While it’s not quite to the point of being what I’d call a “boycott,” it’s looking like the chances are extremely slim that we’re going to be watching much of this year’s Olympic coverage. We’d like to, but NBC has done a marvelous job of ensuring that we either can’t watch, or when we can, we don’t want to.
We just tried to watch some of this afternoon’s coverage. In the roughly fifteen minutes before we couldn’t take it any longer, we saw three commercial breaks, four talking heads (with audio lagging about a second behind the video feed), a bit of an interview with the first medalist from this year’s games, and eight-year-old footage from that same athlete’s first win in 2002. We listened to Bob Costas tell us that he was in Vancouver and that there were sports going on. We heard — again — about the accidental death on the luge track. We heard an interviewer ask an athlete “how he did it” after winning (um, he practiced his ass off, you idiot — why are sports interviewers always at the very bottom of the “stupid interview question” scale?).
What we didn’t see was any actual sports footage.
Oh, how I miss watching the last Summer Olympics on CBC, the Canadian network that Comcast carries locally. Their coverage was leagues better than anything NBC had: fewer inane talking heads (which can be interpreted as fewer talking heads overall or less inanity from the talking heads they had, either of which is an acceptable and correct reading); less “we’re the only country that matters” mentality; comprehensive coverage of all sorts of sports, even those that are less massively popular; and coverage that wasn’t constantly cut into with edits, updates, promises of what’s to come, and commercials (we spent one afternoon watching an entire marathon nearly commercial free, in part because we could, and in part because it was far more interesting than we’d ever realized, simply by virtue of actually being able to watch it). The realization that CBC wouldn’t be broadcasting the Olympics this year — and, further, that the Canadian network that got the contract isn’t viewable locally — was a sad one indeed.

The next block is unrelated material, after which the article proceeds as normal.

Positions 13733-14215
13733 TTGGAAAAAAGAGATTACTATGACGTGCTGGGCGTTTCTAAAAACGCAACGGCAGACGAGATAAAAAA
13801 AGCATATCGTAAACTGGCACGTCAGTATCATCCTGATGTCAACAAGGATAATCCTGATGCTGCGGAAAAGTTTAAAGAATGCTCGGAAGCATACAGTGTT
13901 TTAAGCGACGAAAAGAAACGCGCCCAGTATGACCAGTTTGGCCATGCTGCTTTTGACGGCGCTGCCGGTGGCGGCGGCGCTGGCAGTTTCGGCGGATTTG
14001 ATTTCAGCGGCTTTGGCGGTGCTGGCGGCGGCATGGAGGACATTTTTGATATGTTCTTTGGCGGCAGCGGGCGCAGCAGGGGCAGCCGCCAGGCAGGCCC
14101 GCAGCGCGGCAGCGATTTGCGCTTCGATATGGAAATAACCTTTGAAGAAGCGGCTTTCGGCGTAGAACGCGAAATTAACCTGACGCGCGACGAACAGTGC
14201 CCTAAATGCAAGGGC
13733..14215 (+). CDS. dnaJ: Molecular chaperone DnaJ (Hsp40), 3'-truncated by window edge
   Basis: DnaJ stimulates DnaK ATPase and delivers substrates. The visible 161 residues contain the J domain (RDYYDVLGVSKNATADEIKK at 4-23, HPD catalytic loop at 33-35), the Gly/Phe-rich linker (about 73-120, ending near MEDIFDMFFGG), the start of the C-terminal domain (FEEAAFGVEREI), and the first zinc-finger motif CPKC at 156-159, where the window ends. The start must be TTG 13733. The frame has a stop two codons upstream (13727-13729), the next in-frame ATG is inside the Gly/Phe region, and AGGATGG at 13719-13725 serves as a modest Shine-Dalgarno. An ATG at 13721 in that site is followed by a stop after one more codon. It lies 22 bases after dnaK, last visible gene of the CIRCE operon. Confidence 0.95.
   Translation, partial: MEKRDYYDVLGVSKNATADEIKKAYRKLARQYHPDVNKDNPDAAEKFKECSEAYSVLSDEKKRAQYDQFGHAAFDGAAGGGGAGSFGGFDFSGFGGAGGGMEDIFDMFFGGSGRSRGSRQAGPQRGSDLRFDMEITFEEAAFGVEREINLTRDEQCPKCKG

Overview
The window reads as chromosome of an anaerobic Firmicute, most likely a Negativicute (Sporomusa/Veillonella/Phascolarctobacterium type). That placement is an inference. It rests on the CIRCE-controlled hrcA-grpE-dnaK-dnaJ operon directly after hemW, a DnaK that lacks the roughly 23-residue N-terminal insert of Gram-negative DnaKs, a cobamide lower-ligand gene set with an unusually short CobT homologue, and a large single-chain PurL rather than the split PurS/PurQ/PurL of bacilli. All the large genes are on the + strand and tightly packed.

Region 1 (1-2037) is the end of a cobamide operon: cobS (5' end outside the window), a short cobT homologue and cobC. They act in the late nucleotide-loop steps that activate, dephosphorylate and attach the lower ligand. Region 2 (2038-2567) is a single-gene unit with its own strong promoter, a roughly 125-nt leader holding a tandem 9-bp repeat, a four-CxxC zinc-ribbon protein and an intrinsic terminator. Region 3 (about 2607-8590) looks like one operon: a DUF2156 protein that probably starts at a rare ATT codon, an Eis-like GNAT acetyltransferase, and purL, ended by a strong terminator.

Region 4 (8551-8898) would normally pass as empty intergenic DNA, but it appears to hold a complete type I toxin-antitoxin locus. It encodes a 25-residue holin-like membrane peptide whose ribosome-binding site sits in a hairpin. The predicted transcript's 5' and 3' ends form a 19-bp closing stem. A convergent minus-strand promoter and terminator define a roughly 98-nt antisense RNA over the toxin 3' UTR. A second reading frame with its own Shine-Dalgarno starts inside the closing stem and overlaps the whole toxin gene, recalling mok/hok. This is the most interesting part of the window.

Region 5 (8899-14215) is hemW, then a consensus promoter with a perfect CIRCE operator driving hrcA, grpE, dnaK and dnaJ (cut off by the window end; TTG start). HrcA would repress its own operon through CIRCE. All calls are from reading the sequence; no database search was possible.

Lately, we’ve been enjoying my new computer’s ability to watch streaming video sites like Hulu and Netflix, so I went to the NBC Olympics site to see what was available there. They’re posting a number of videos of stuff that has already happened, but prominently displayed on the main page is a live video stream (only active at particular times and for particular events, however). I click that, and am asked to tell NBC who my cable or Internet provider is. Apparently, NBC will only serve the live video to customers of certain other companies that they have contracts with. Annoying, but hey, Comcast is right near the top of the list, and we have Comcast cable, so we should be good.
After choosing Comcast, I get directed to a Comcast login page. I log in to Comcast, and they direct me back to the video stream…which tells me I’m not eligible. What? I go through the process again, and this time, work my way through until I discover that even though NBC has a contract with Comcast, and even though I’m a Comcast cable subscriber, I’m not the right kind of Comcast cable subscriber.
See, Prairie and I don’t watch a ton of TV, don’t see the need to pay ridiculous amounts of money for hundreds of channels we’ll never watch, and don’t even have a digital TV — both of our TVs are old, square, analog sets. So, there’s no reason for us to subscribe to digital cable, and we’re quite happy with our $15/month bare bones, completely basic, plug-the-cable-into-the-back-of-the-TV-set package (and honestly, we wouldn’t even bother with that if we got decent over-the-air reception with a digital receiver box, but OTA digital TV is essentially nonexistent in the Kent Valley). However, it appears that Comcast has decided that people like us don’t count, and is only sending the video streams to customers who subscribe to a digital cable package.
Out of curiosity, I took a look at Comcast’s website — and after poking around there, I think that digital cable prices might be one of the biggest arguments against upgrading our TVs until we absolutely have to (when they die, that is). Right now, we’re paying $15/month for a bare-bones package that serves us more than adequately — in fact, we only pay attention to about 7 of the 30-some channels that are part of the package, so there’s an argument to be made that even now, we’re over paying. If we were to upgrade to a digital cable package, the least expensive package available is $60 a month! Of course, what the website says is $30/month, but that’s only for the first six months. I can’t think of any reason why I’d want to quadruple what I’m currently paying so that I can have more crap that I’m not interested in piped into my home, no matter how pretty it is or how much of it has surround sound.
Further down the page, they mention a “Digital Economy Package,” apparently aimed at people like us, that actually is $30/month — but, of course, you can only get that if you also get your phone and/or internet through Comcast, which we don’t. So, once again, that’s not an option.
(Heading off counter-arguments: satellite TV isn’t an option, our apartment faces the wrong direction; and outlying the money for a HTPC/Media Center of some sort isn’t a realistic option for both budgetary reasons and that nagging little fact that we’re still using “old school” TV sets. I’ve got a very nice Sony TV set that’s only eight years old, and my parents have a Sony TV set that’s in its 30s and still working, so we may well not be upgrading our hardware for a long time to come.)
The end result of all of this? NBC can bite me, Comcast can bite me, and the Olympics — well, it’s not really their fault, but come on.